Don't chase the stripe

  • Published
  • By 2nd Lt. Steven Bayne
  • 701st Munitions Support Squadron
I was fortunate as a brand new staff sergeant to be the executive for U.S. Air Force Chief Master Sgt. Rodney McKinley two years before his appointment as the 15th Chief Master Sergeant of the Air Force.

In one of our one-on-one mentorship discussions he shared a phrase that still resonates with me today as a commissioned officer: "Don't chase the stripe." It is natural to be concerned about what you need to be promotionally competitive, especially in these times of evolving evaluation and promotion systems. The uncertainty and unpredictability can have us stressed about ensuring we have "checked all of our boxes" to appease our future promotion boards: working hard in primary duties, check; off-duty education, check; community involvement, check; professional military education, check.

One of the ways we chase our promotions is ensuring we have the "perfect" position or "perfect" duty title. It was a general concern when I worked on the flightline many years ago, as well as my time in the paralegal career field.

In 2011, as paralegal, I received an involuntary assignment to Ramstein Air Base, Germany, to be one of seven enlisted court reporters in the Air Force. My peers and leadership expressed concern that being a court reporter might hurt my chances to promote due to being a one-deep position with no leadership or direct supervision of Airmen. Regardless, I embraced the position and gave it my best effort. After being in this perceived "promotionless" position for two years, I applied and was accepted for an opportunity to commission via Officer Training School. 

I have returned to maintenance as an officer and observe similar concerns: "I did not get promoted for years because when I was an "X" rank, I had "X" duty title/job." For example, a master sergeant perceives an injustice occurred simply by being the non-commissioned officer-in-charge of "X", when he or she should be "Superintendent" or "Flight Chief." Somehow, we convince ourselves that this seemingly vital detail will have a profound impact on promotion boards. 

The 5th Chief Master Sergeant of the Air Force, Robert Gaylor, provided an unforgettable lecture to my NCO Academy class. During the speech, he caught an NCO off-guard with a direct question, "Do you have an Airman that you supervise?"  The answer was yes, and Chief Gaylor followed with, "What is that Airman's spouse's name?" The NCO could not remember. Admittedly, had Chief Gaylor asked me the same question, my response would have been the same.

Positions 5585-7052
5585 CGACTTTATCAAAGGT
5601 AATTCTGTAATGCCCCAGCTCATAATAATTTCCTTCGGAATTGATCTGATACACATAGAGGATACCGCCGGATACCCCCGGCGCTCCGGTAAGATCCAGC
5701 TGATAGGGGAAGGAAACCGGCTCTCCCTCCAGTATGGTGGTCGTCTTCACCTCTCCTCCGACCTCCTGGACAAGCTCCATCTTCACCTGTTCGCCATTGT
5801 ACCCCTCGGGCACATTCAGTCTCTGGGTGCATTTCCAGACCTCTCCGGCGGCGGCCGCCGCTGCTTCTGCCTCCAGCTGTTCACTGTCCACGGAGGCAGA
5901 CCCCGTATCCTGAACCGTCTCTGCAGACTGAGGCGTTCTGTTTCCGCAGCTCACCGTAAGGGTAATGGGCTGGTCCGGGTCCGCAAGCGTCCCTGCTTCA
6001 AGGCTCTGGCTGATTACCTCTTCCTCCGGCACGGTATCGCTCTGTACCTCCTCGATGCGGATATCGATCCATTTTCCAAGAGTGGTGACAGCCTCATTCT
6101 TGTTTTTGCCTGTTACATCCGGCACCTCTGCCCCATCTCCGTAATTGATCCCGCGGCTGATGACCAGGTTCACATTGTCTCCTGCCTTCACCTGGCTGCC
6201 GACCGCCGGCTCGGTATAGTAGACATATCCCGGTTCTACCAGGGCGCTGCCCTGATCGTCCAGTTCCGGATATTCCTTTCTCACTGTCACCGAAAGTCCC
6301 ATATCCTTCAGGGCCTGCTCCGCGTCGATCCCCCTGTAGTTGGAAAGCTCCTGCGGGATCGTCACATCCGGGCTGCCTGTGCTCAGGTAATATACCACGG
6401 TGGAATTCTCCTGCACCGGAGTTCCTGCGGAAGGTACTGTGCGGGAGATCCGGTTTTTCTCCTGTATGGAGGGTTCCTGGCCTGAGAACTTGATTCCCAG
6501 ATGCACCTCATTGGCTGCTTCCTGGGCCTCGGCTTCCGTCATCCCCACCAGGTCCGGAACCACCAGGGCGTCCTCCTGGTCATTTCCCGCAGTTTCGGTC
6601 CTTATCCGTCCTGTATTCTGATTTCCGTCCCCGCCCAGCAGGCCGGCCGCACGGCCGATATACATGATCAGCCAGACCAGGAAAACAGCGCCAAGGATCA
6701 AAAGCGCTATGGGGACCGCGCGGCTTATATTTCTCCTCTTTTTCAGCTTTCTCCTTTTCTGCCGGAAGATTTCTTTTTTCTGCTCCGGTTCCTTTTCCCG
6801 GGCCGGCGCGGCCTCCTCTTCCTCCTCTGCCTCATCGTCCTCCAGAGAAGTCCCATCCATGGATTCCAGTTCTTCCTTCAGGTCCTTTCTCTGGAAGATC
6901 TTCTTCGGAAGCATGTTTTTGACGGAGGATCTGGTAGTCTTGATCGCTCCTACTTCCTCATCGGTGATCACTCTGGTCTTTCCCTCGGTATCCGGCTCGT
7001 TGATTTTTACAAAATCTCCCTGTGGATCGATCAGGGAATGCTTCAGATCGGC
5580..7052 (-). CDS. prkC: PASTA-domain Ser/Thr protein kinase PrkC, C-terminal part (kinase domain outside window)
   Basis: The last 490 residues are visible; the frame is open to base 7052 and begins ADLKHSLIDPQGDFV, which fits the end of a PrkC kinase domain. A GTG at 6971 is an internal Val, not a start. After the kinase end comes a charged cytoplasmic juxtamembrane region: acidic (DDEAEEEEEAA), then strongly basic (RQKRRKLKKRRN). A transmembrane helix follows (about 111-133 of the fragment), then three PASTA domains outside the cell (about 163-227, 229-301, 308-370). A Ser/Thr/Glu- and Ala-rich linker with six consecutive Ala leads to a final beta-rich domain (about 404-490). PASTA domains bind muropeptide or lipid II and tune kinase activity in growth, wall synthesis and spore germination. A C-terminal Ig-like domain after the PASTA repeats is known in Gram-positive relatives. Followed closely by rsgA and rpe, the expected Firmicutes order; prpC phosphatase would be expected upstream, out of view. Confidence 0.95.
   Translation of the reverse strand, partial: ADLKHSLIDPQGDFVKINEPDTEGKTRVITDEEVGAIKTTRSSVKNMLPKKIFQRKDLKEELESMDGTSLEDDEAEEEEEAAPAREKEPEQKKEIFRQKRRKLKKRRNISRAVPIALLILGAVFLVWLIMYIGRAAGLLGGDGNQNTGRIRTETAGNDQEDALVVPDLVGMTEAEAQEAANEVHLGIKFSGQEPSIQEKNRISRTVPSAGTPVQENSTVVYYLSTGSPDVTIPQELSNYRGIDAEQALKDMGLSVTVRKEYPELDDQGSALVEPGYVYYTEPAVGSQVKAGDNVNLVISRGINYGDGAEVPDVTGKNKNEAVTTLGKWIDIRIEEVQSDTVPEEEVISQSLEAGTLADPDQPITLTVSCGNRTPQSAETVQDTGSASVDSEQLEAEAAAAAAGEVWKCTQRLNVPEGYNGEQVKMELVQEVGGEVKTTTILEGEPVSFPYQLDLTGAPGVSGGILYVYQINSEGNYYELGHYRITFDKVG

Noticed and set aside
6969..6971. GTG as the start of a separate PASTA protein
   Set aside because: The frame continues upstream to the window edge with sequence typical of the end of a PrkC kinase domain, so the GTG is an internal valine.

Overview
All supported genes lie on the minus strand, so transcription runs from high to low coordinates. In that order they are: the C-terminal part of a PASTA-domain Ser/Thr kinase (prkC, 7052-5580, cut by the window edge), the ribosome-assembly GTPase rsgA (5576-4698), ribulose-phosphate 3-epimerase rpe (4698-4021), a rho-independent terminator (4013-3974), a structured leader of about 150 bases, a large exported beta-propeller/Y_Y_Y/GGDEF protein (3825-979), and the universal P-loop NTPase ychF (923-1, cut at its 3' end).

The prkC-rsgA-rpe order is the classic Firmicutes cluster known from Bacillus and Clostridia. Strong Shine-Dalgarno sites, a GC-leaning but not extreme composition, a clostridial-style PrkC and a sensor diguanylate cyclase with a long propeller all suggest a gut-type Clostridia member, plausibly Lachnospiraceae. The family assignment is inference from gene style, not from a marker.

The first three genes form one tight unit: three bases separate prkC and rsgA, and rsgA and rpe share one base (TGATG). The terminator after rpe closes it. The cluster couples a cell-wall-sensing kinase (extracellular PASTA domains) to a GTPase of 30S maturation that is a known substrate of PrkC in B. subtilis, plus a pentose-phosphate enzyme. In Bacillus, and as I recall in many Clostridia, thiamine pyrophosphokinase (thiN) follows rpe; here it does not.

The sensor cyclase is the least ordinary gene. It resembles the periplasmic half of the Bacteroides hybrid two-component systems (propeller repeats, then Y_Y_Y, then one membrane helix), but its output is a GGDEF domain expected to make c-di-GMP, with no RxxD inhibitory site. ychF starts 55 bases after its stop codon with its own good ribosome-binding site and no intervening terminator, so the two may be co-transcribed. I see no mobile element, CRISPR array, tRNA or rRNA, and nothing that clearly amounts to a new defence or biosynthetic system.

This was my own missing "checkbox:" "Do I care about my people?" As we "check our boxes," we have a tendency to consume ourselves in questions like, "What can I do to be more competitive?" "Is this the right duty title for me?" "Will this position set me up for future promotion?" But are these the most right questions to be asking? Instead, we should be asking ourselves: "How can I effectively lead and mentor the Airmen around me today?" "How do I ensure the success of the Airmen I directly impact on a day-to-day basis?" "Are my Airmen getting the recognition they deserve?" "Am I setting the example for others to follow?" "Have I trained those around me to be better than me?" The answers apply to all Airmen at all levels: your peers, your subordinates, and, yes, even those above you. 

By prioritizing your energy to doing your current job to the best of your ability, and knowing and caring about those around you, promotions will be a byproduct of your efforts and the positive impact on others will be far reaching. I challenge you to fight the urge to chase your next promotion. Regardless of where the Air Force has positioned you, right here...right the leader your people need you to be.